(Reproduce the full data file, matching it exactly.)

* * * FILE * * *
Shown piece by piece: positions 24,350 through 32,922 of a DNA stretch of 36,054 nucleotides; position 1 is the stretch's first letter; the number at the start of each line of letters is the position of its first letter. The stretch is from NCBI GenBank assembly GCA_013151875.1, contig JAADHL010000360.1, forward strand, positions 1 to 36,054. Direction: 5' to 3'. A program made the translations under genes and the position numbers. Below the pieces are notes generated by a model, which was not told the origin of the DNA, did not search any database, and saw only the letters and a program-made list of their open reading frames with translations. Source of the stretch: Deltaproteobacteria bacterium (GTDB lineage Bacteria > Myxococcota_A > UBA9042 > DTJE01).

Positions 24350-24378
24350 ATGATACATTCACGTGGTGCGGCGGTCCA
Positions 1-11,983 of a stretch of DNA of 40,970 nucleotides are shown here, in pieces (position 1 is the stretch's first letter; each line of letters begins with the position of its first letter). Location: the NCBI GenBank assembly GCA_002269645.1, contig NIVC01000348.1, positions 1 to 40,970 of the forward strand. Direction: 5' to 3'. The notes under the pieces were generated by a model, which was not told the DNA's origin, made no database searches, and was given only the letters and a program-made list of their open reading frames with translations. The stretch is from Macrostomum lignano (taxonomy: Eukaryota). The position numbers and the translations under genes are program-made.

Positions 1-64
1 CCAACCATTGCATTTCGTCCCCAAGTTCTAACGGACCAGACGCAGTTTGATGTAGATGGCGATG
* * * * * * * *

Shown piece by piece: positions 24,350 through 32,922 of a DNA stretch of 36,054 nucleotides; position 1 is the stretch's first letter; the number at the start of each line of letters is the position of its first letter. The stretch is from NCBI GenBank assembly GCA_013151875.1, contig JAADHL010000360.1, forward strand, positions 1 to 36,054. Direction: 5' to 3'. A program made the translations under genes and the position numbers. Below the pieces are notes generated by a model, which was not told the origin of the DNA, did not search any database, and saw only the letters and a program-made list of their open reading frames with translations. Source of the stretch: Deltaproteobacteria bacterium (GTDB lineage Bacteria > Myxococcota_A > UBA9042 > DTJE01).

Positions 24350-24378
24350 ATGATACATTCACGTGGTGCGGCGGTCCA
Positions 1-11,983 of a stretch of DNA of 40,970 nucleotides are shown here, in pieces (position 1 is the stretch's first letter; each line of letters begins with the position of its first letter). Location: the NCBI GenBank assembly GCA_002269645.1, contig NIVC01000348.1, positions 1 to 40,970 of the forward strand. Direction: 5' to 3'. The notes under the pieces were generated by a model, which was not told the DNA's origin, made no database searches, and was given only the letters and a program-made list of their open reading frames with translations. The stretch is from Macrostomum lignano (taxonomy: Eukaryota). The position numbers and the translations under genes are program-made.

Positions 1-64
1 CCAACCATTGCATTTCGTCCCCAAGTTCTAACGGACCAGACGCAGTTTGATGTAGATGGCGATG